Verses 4-5: God's promises should quicken our prayers. The way of holiness is straight; there are no windings or shifting in it. But the ways of sinners are crooked. They shift from one purpose to another, and turn hither and thither to deceive; but disappointment and misery shall befall them. Those who cleave to the ways of God, though they may have trouble in their way, their end shall be peace. The pleading of their Savior for them, secures to them the upholding power and preserving grace of their God. Lord, number us with them, in time, and to eternity.


From the Epistles
James 2:1-10 [11-13] 14-17
Faith Without Works is Dead


1 My brothers and sisters, believers in our glorious Lord Jesus Christ must not show favoritism. 2 Suppose a man comes into your meeting wearing a gold ring and fine clothes, and a poor man in filthy old clothes also comes in. 3 If you show special attention to the man wearing fine clothes and say, “Here’s a good seat for you,” but say to the poor man, “You stand there” or “Sit on the floor by my feet,” 4 have you not discriminated among yourselves and become judges with evil thoughts?

5 Listen, my dear brothers and sisters: Has not God chosen those who are poor in the eyes of the world to be rich in faith and to inherit the kingdom he promised those who love him? 6 But you have dishonored the poor. Is it not the rich who are exploiting you? Are they not the ones who are dragging you into court? 7 Are they not the ones who are blaspheming the noble name of him to whom you belong?

8 If you really keep the royal law found in Scripture, “Love your neighbor as yourself,” you are doing right. 9 But if you show favoritism, you sin and are convicted by the law as lawbreakers. 10 For whoever keeps the whole law and yet stumbles at just one point is guilty of breaking all of it.

[
11 For he who said, “You shall not commit adultery,” also said, “You shall not murder.” If you do not commit adultery but do commit murder, you have become a lawbreaker.

12 Speak and act as those who are going to be judged by the law that gives freedom, 13 because judgment without mercy will be shown to anyone who has not been merciful. Mercy triumphs over judgment.]

14 What good is it, my brothers and sisters, if someone claims to have faith but has no deeds? Can such faith save them? 15 Suppose a brother or a sister is without clothes and daily food. 16 If one of you says to them, “Go in peace; keep warm and well fed,” but does nothing about their physical needs, what good is it? 17 In the same way, faith by itself, if it is not accompanied by action, is dead.

Commentary
Verses 1-13: Those who profess faith in Christ as the Lord of glory, must not respect persons on account of mere outward circumstances and appearances, in a manner not agreeing with their profession of being disciples of the lowly Jesus. St. James does not here encourage rudeness or disorder: civil respect must be paid; but never such as to influence the proceedings of Christians in disposing of the offices of the church of Christ, or in passing the censures of the church, or in any matter of religion. Questioning ourselves is of great use in every part of the holy life. Let us be more frequent in this, and in every thing take occasion to discourse with our souls. As places of worship cannot be built or maintained without expense, it may be proper that those who contribute thereto should be accommodated accordingly; but were all persons more spiritually-minded, the poor would be treated with more attention that usually is the case in worshiping congregations. A lowly state is most favorable for inward peace and for growth in holiness. God would give to all believers riches and honors of this world, if these would do them good, seeing that he has chosen them to be rich in faith, and made them heirs of his kingdom, which he promised to bestow on all who love him. Consider how often riches lead to vice and mischief, and what great reproaches are thrown upon God and religion, by men of wealth, power, and worldly greatness; and it will make this sin appear very sinful and foolish. The Scripture gives as a law, to love our neighbor as ourselves. This law is a royal law, it comes from the King of kings; and if Christians act unjustly, they are convicted by the law as transgressors. To think that our good deeds will atone for our bad deeds, plainly puts us upon looking for another atonement. According to the covenant of works, one breach of any one command brings a man under condemnation, from which no obedience, past, present, or future, can deliver him. This shows us the happiness of those that are in Christ. We may serve him without slavish fear. God's restraints are not a bondage, but our own corruptions are so. The doom passed upon impenitent sinners at last, will be judgment without mercy. But God deems it his glory and joy, to pardon and bless those who might justly be condemned at his tribunal; and his grace teaches those who partake of his mercy, to copy it in their conduct.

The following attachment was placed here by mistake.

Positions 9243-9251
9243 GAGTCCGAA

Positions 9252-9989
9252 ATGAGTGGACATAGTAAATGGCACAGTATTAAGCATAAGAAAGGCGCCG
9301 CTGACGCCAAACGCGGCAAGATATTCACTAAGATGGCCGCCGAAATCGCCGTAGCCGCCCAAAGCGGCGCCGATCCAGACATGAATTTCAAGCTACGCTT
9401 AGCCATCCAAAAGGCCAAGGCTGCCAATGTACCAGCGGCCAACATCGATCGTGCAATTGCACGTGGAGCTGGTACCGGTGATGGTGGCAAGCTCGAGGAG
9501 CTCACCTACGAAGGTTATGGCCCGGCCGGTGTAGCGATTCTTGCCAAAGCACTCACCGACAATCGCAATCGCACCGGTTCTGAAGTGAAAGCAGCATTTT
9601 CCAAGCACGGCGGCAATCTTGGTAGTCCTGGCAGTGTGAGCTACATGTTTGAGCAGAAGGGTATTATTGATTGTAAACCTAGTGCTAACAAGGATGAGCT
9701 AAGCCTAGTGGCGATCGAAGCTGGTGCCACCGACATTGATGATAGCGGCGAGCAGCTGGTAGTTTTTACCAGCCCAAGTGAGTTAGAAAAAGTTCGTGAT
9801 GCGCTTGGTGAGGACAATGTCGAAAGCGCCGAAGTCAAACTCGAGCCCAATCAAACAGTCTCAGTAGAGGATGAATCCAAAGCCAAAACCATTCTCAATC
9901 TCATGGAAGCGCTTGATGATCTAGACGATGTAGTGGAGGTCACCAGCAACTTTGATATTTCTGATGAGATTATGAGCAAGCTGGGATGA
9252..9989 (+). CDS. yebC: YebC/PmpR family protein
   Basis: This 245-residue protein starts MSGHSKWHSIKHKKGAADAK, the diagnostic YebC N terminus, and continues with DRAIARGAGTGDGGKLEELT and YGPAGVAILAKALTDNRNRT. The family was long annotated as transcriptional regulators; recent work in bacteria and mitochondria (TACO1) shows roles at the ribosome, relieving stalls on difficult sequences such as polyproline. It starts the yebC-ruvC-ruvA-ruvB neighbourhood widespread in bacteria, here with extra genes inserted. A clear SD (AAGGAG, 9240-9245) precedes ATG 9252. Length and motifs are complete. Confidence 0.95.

Verses 14-17: Those are wrong who put a mere notional belief of the gospel for the whole of evangelical religion, as many now do. No doubt, true faith alone, whereby men have part in Christ's righteousness, atonement, and grace, saves their souls; but it produces holy fruits, and is shown to be real by its effect on their works; while mere assent to any form of doctrine, or mere historical belief of any facts, wholly differs from this saving faith. A bare profession may gain the good opinion of pious people; and it may procure, in some cases, worldly good things; but what profit will it be, for any to gain the whole world, and to lose their souls? Can this faith save him? All things should be accounted profitable or unprofitable to us, as they tend to forward or hinder the salvation of our souls. This place of Scripture plainly shows that an opinion, or assent to the gospel, without works, is not faith. There is no way to show we really believe in Christ, but by being diligent in good works, from gospel motives, and for gospel purposes.


Today’s Gospel Reading
Mark 7:24-37
Christ Heals a Little Girl and a Deaf Man


24 Jesus left that place and went to the vicinity of Tyre. He entered a house and did not want anyone to know it; yet he could not keep his presence secret. 25 In fact, as soon as she heard about him, a woman whose little daughter was possessed by an impure spirit came and fell at his feet. 26 The woman was a Greek, born in Syrian Phoenicia. She begged Jesus to drive the demon out of her daughter.